It is estimated that 10 million people world-wide have been driven out of their homes by the effects of climate change such as rising sea levels, drought, flooding, and other impacts. Sub-Saharan African is acutely feeling the effects of climate change, which is driving Africa’s displacement crisis to new heights.

Oxford University professor Norman Myers, estimates that numbers of climate refugees will increase to 150 million over the next 50 years, replacing war and persecution as the leading cause of global displacement. In Dadaab, Kenya, a refugee camp built for 90,000 people now houses more than 270,000 displaced persons – over three times the amount for which it was originally built.UN officials estimate as many as 10% of Dadaab’s residents are climate refugees. Many farmers have been pushed from their homes because weather conditions have forced them to abandon fruitless crops or dying herds of livestock.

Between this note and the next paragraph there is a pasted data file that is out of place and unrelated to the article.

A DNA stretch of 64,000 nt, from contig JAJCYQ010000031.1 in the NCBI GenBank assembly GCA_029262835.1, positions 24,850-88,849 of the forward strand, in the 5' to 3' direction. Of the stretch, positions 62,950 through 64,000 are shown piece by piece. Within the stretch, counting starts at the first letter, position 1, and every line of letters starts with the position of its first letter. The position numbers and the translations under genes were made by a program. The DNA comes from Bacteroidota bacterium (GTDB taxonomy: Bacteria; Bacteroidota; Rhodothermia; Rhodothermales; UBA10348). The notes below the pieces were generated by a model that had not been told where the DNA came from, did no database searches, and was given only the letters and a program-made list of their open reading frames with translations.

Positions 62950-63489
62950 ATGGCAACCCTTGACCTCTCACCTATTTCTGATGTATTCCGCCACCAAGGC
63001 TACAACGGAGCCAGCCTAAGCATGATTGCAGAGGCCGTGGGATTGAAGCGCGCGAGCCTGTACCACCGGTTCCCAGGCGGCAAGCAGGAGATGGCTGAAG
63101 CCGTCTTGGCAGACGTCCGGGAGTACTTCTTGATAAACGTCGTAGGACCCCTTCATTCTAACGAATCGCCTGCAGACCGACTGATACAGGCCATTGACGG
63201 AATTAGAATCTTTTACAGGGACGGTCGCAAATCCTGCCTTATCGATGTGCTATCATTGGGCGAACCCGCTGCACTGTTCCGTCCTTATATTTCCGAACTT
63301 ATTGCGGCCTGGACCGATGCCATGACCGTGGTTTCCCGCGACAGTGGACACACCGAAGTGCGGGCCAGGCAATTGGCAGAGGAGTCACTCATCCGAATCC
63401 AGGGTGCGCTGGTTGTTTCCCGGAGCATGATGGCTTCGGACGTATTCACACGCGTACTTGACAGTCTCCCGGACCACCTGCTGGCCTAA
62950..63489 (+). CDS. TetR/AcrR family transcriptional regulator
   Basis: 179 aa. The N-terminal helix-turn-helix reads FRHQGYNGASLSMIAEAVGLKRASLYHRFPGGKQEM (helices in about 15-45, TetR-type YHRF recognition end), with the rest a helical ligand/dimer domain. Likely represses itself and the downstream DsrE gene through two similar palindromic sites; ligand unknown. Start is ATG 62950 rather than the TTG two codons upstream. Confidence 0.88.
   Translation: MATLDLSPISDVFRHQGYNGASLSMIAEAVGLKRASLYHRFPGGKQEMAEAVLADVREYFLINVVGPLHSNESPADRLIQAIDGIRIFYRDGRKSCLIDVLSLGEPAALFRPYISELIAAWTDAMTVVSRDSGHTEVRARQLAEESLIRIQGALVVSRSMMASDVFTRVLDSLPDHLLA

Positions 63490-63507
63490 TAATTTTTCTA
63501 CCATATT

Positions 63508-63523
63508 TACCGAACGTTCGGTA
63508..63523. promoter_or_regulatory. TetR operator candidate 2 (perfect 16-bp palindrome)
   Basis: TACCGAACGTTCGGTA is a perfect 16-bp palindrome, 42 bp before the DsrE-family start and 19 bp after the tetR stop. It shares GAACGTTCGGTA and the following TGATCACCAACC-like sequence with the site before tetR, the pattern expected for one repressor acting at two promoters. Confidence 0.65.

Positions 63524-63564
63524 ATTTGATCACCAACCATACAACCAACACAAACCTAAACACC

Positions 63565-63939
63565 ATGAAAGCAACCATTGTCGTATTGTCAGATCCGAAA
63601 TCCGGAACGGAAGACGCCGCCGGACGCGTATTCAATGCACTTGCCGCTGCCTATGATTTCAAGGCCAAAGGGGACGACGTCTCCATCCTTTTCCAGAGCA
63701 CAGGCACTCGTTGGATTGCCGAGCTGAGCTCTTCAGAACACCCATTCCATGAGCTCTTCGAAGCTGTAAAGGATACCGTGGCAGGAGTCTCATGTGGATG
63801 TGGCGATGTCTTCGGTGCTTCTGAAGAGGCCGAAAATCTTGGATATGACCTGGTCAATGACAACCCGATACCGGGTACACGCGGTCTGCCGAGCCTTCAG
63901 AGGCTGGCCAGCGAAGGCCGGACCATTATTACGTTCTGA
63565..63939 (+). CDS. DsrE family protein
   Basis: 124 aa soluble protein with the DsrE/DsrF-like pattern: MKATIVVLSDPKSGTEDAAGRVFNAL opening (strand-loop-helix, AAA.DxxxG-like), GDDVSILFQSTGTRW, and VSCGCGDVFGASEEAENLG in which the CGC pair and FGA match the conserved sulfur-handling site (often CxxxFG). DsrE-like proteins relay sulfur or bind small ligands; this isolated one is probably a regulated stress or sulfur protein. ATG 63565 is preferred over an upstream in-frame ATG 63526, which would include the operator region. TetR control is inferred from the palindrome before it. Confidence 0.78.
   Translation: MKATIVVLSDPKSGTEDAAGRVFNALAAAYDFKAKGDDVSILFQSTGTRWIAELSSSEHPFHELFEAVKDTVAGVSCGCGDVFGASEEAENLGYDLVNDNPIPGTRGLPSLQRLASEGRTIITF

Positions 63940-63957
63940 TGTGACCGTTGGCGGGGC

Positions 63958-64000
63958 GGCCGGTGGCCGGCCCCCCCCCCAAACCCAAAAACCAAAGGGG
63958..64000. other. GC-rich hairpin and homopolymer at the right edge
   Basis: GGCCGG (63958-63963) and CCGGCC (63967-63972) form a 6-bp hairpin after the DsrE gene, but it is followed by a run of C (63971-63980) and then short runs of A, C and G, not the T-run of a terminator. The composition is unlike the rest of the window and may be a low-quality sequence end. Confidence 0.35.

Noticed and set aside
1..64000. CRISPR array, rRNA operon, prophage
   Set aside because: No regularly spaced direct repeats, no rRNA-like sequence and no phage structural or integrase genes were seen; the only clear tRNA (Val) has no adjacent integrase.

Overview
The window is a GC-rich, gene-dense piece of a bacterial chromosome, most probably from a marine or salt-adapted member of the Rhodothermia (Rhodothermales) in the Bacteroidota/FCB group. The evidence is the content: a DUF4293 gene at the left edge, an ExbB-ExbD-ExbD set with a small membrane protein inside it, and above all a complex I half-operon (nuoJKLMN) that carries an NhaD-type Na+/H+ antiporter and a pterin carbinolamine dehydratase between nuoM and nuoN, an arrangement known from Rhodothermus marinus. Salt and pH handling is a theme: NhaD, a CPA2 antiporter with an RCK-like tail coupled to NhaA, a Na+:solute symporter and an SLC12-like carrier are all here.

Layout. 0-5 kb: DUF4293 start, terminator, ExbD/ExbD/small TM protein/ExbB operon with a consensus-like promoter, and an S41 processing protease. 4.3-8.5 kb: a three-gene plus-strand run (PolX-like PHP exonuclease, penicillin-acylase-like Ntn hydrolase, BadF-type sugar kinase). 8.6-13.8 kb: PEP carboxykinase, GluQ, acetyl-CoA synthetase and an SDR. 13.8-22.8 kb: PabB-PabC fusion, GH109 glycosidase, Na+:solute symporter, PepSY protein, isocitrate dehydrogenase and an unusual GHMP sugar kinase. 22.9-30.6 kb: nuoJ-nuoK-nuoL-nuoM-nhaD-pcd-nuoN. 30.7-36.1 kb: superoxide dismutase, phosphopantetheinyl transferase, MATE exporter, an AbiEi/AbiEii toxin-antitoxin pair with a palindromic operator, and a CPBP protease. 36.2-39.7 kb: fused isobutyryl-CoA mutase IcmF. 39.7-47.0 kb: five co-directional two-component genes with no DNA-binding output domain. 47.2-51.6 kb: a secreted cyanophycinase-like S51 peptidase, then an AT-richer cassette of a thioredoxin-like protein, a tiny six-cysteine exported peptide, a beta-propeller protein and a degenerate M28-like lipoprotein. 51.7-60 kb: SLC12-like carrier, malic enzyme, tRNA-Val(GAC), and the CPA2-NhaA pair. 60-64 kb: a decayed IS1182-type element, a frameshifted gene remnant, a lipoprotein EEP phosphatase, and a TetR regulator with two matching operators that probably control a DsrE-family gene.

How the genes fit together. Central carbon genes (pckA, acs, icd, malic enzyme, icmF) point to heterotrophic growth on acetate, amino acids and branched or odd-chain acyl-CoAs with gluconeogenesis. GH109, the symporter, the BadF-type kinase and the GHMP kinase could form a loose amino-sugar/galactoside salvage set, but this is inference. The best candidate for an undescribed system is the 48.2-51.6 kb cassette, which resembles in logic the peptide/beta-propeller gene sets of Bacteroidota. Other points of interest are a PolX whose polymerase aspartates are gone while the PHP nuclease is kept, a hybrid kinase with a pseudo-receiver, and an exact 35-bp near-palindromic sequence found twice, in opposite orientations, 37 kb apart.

The rising crisis of climate refugees highlights the massive gaps in international and domestic refugee policy. The UNHCR (United Nations High Commissioner for Refugees) has no policy that deals with climate change refugees. Under the 1951 Geneva Convention, refugees are defined as people fleeing their country because of violence or persecution.

Population displacement as a result of climate change will place an unprecedented burden on countries that have no plans in place for a sudden influx of persons forced to abandon their countries and livelihoods. ACT will study urgent considerations for Canada and other countries likely to become hosts to refugees, such as governance, employment impacts, health care and housing, during its six-month session on population displacement.